Green Card for an Afghan Who Was Employed by or on Behalf of the U.S. Government
The Afghan Allies Protection Act of 2009, Section 602(b) (AAPA), as amended, is a special immigrant program which authorizes the issuance of Special Immigrant Visas (SIVs) to eligible Afghans who were employed by or on behalf of the U.S. government, the International Security Assistance Force (ISAF) or a successor mission in Afghanistan between Oct. 7, 2001, and Dec. 31, 2023, for a minimum of 1 year and have:
- Provided faithful and valuable service to the U.S. government, ISAF or successor mission as documented in a positive letter of recommendation; and
- Experienced or are experiencing an ongoing serious threat as a consequence of employment.
On December 29, 2022, Pub. L. 117-2617 (PDF) amended the act to extend the program through Dec. 31, 2024, and to increase the total number of principal noncitizens who may receive special immigrant status to 38,500.
Effective July 20, 2022, USCIS has transitioned the responsibility to adjudicate Special Immigrant Visa (SIV) petitions filed under the AAPA special immigrant program to the Department of State.
To obtain a Green Card as an Afghan who was employed by or on behalf of the U.S. government, whether you live inside or outside the United States, you must first seek special immigrant classification by filing either Form I-360, Petition for Amerasian, Widow(er), or Special Immigrant, with USCIS or Form DS-157, Petition for Special Immigrant Classification for Afghan SIV Applicants, with the U.S. Department of State (DOS).
Effective July 20, 2022, Afghans who start the SIV application process on or after July 20, 2022, will seek classification as a special immigrant with DOS by filing Form DS-157 with the application for Chief of Mission (COM) approval. For more information, see instructions on the DOS website on Special Immigrant Visas for Afghans – Who Were Employed by/on Behalf of the U.S. Government.
Certain Afghan citizens or nationals who already started the SIV application process and received COM approval as of July 20, 2022, must still file a Form I-360 with USCIS on their own behalf, with this exception: if the COM approval letter states that your signed Form DS-157 submitted with your application for COM approval is approved as a petition and you are classified as a special immigrant under INA 203(b)(4), you do not need to file Form I-360.
When to File Form I-360 with USCIS
Afghan citizens or nationals who already started the SIV application process and received COM approval on or before July 20, 2022, must still file a Form I-360 with USCIS on their own behalf. For individuals in the United States with COM requests pending on July 20, 2022, please reference the chart below.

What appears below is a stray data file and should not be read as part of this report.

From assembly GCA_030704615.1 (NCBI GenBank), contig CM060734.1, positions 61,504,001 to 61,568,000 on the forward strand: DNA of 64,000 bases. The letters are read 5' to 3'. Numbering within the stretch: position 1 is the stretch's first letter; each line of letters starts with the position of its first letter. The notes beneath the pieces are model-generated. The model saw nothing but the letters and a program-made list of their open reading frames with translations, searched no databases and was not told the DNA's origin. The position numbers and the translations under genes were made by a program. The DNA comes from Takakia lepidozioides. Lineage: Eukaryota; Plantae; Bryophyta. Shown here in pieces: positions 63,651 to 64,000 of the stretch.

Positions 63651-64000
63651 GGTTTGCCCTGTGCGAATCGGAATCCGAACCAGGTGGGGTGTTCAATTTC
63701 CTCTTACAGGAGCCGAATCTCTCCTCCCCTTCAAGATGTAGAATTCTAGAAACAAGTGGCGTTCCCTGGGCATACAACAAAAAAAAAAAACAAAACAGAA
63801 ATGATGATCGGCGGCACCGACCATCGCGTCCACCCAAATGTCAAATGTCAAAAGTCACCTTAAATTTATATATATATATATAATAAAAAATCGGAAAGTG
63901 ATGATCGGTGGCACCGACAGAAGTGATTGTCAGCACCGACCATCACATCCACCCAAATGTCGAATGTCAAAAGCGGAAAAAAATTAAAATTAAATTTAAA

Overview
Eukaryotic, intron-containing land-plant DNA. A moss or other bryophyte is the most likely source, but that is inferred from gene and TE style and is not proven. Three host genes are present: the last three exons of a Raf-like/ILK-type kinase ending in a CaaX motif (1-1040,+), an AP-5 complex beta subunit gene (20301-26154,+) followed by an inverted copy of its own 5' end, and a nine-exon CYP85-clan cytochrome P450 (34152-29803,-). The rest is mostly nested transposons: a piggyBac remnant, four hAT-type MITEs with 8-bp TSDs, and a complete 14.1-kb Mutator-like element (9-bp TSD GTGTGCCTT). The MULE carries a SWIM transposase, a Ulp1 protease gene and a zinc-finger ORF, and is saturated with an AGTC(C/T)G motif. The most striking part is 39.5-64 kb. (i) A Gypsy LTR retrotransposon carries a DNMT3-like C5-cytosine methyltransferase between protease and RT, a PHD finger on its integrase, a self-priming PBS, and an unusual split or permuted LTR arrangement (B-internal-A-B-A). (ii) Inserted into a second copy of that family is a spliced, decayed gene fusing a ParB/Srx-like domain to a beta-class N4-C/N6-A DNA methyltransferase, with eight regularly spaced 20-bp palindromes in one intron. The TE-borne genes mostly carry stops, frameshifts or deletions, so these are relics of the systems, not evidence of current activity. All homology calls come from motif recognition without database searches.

|If you have a
|COM pending and have a signed DS-157
|Once COM and DS-157 are approved, file Form I-485
|COM pending and have an unsigned DS-157
|Once COM is approved, file Form I-360
|COM pending and have no DS-157
|Once COM is approved, file Form I-360
|COM approved before July 20, 2022
|File Form I-360
|Form I-360 pending with USCIS
|Once Form I-360 is approved, file Form I-485
For more information, see our Form I-360 page.
If You Live Outside the United States
If we approve your Form I-360, we will forward the approved petition to the DOS for consular processing of the SIV. For more information on getting an SIV overseas, see the Consular Processing page.
If You Live Inside the United States
If we approve your Form I-360 or DOS approves your DS-157, but you did not enter the United States on this SIV, you must file Form I-485, Application to Register Permanent Residence or Adjust Status, to obtain a Green Card through adjustment of status.
Adjustment of Status Eligibility
You may be eligible to adjust status if:
- You were inspected and admitted or paroled into the United States;
- You are physically present in the United States;
- You are eligible to receive an immigrant visa because you are the beneficiary of an approved Form I-360 or Form DS-157;
- An immigrant visa number is immediately available to you at the time you file your application. (This occurs when your priority date for your immigrant category is current. For more information, visit our Visa Availability and Priority Dates page and the Department of State’s Visa Bulletin page.); and
- You are admissible to the United States for lawful permanent residence or are eligible for a waiver of inadmissibility or other form of relief.